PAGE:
In the second technique for assigning the tracks to the zone frequencies on the basis of error indication parameter measurements, illustrated in FIG. 6, only a sampling of tracks are used. For purposes of more clearly illustrating the method, FIG. 6 has been made consistent with FIG. 1 in that each of the tracks 12-30 of FIG. 1 has been represented as a vertical line extending from a track axis 109 and labelled with the track indication numeral shown in FIG. 1. Moreover, for clarity of illustration, both of these figures have been drawn for the case in which the disk 10 is to divided into four frequency zones. As will be clear from the teachings of the aforementioned U.S. Pat. No. 4,799,112, a disk will generally be divided into many more zones in order to optimize the capacity of the disk to store data.

In this second technique, the error indication parameter is measured for each of the selected tracks at each of the frequencies to which the zones are to be assigned, excepting only those frequencies that are excluded as resulting in too large or too small an error rate as discussed above, and such measurements can be presented graphically as a series of curves 110-116 on the error indication parameter versus track plot graph of FIG. 6. (It will be recognized by those skilled in the art that these curves need not be displayed for the assignment of tracks to zones; the computer 48 can be programmed to make the assignment as discussed below and provide only the results of the assignment.) In particular, the curves 110 through 116 correspond to the zone frequencies in order from the highest of these frequencies to the lowest thereof.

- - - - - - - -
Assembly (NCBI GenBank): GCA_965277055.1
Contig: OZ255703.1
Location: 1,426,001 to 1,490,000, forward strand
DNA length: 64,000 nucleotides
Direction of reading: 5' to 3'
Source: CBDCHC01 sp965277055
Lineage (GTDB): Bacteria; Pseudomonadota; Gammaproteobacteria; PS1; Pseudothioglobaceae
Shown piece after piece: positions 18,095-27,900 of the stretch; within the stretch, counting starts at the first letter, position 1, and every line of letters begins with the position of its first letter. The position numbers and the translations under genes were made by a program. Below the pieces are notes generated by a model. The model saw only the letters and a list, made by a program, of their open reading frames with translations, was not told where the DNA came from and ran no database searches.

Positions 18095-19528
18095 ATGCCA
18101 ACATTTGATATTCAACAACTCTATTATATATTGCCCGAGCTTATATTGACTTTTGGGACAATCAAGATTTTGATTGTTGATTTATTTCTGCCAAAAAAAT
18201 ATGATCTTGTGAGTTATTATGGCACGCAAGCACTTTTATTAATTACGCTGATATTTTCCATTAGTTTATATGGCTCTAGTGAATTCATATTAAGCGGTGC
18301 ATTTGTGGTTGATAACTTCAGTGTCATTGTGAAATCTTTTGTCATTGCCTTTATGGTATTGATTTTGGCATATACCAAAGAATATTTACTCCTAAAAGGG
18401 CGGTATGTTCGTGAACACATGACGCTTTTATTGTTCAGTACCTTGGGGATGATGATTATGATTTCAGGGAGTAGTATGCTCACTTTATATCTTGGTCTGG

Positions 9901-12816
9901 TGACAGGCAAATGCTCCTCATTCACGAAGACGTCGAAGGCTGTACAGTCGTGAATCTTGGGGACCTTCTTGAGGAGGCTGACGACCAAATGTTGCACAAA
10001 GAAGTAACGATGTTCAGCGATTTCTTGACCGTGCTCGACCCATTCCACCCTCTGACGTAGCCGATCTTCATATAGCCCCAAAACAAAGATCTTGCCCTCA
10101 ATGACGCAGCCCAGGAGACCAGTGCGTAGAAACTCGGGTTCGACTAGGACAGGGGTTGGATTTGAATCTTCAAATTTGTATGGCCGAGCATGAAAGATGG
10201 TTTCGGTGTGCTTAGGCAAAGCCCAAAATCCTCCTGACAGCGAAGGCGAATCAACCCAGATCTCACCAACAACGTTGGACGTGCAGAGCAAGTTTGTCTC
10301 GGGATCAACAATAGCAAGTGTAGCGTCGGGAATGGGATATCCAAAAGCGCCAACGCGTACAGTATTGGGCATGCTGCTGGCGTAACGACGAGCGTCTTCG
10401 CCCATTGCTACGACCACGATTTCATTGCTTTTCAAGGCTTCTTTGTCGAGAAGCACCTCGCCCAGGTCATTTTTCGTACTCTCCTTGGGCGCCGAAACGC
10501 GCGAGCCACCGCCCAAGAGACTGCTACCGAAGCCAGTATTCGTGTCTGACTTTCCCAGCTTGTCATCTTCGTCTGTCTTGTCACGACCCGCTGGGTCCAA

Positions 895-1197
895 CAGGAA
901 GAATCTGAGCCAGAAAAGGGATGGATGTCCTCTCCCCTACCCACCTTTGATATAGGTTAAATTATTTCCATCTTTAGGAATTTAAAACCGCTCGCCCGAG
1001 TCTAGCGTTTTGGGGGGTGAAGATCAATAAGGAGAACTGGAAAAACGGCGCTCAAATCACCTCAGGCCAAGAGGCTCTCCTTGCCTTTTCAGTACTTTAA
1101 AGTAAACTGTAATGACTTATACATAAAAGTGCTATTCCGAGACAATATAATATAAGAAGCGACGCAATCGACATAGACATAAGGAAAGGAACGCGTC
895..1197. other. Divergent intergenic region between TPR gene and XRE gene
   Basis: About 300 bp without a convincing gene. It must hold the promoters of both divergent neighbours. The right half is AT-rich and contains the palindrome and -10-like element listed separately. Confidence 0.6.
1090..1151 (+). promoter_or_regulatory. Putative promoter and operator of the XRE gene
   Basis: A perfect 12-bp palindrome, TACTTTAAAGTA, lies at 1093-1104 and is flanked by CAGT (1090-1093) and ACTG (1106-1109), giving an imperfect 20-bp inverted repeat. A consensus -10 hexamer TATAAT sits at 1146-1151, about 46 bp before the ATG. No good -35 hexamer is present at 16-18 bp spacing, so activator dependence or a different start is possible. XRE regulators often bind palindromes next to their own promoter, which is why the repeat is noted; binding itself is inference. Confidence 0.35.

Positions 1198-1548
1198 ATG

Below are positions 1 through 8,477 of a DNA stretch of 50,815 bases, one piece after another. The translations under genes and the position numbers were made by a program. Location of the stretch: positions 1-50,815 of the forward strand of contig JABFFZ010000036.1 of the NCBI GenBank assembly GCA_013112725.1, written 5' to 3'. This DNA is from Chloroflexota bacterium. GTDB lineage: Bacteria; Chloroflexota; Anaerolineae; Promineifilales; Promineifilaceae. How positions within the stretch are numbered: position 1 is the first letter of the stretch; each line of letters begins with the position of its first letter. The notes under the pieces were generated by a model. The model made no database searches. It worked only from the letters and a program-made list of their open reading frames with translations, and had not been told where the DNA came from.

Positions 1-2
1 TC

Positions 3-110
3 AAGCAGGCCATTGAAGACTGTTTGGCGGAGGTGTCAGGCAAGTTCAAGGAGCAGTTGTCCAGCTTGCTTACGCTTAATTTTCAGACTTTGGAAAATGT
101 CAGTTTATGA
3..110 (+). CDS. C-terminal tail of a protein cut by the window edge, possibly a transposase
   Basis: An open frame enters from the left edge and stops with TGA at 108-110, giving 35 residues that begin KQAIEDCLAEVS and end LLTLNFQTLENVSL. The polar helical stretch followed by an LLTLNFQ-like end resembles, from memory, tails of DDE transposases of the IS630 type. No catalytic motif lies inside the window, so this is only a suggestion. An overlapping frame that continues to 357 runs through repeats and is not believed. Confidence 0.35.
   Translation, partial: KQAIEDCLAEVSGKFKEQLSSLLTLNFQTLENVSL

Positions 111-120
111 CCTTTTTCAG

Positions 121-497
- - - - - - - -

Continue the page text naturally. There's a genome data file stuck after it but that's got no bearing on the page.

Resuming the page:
To assign the tracks to the zones, each of the selected tracks for which an error indication parameter measurement has been made is assigned to the highest frequency zone for which the measured error indication parameter does not exceed the preselected value that has been indicated by the line 118 in FIG. 6. Thus, tracks 12, 14 and 16 would be assigned to the highest of the frequencies for which FIG. 6 has been drawn; that is, to the frequency associated with the curve 110. Similarly, track 18 would be assigned to the frequency corresponding to the curve 112; tracks 20 and 22 would be assigned to the frequency corresponding to the curve 114; and tracks 26, 28 and 30 would be assigned to the frequency corresponding to the curve 116. Nonselected tracks are then assigned with respect to the selected track assignments. In particular, nonselected tracks between two selected tracks that have been assigned to the same frequency zone are similarly assigned to that zone. Thus, for example, all tracks between 24 and 30 will be assigned to the frequency zone to which the tracks 24 to 30 are assigned. Nonselected tracks that are between two selected tracks that have been assigned to different frequency zones are then assigned by interpolation as indicated in FIG. 6. In particular, the interpolation is carried out to determine circular paths 120-124, indicated in dashed lines in FIG. 1 and represented by dashed lines in the manner of the representation of selected tracks in FIG. 6, for which the error indication parameter would be substantially equal to the preselected value thereof. All tracks between a circular path and a selected path are then assigned to the same frequency zone as the frequency zone to which the selected path is assigned. The result is a zone map substantially as shown in FIGS. 1 and 6 wherein tracks from track 12 to circular path 120 are assigned to the frequency zone 126 corresponding to curve 110; tracks from the circular path 120 to the circular path 122 are assigned to a frequency zone 128 corresponding to the curve 112; tracks from the circular path 122 to 124 are assigned to a frequency zone 130 corresponding to the curve 114; and remaining tracks are assigned to a zone 132 corresponding to curve 116. Once the zones have been determined, the track assignments are stored in the programmed controllers 46, as taught by Bremmer et al., of production data storage systems.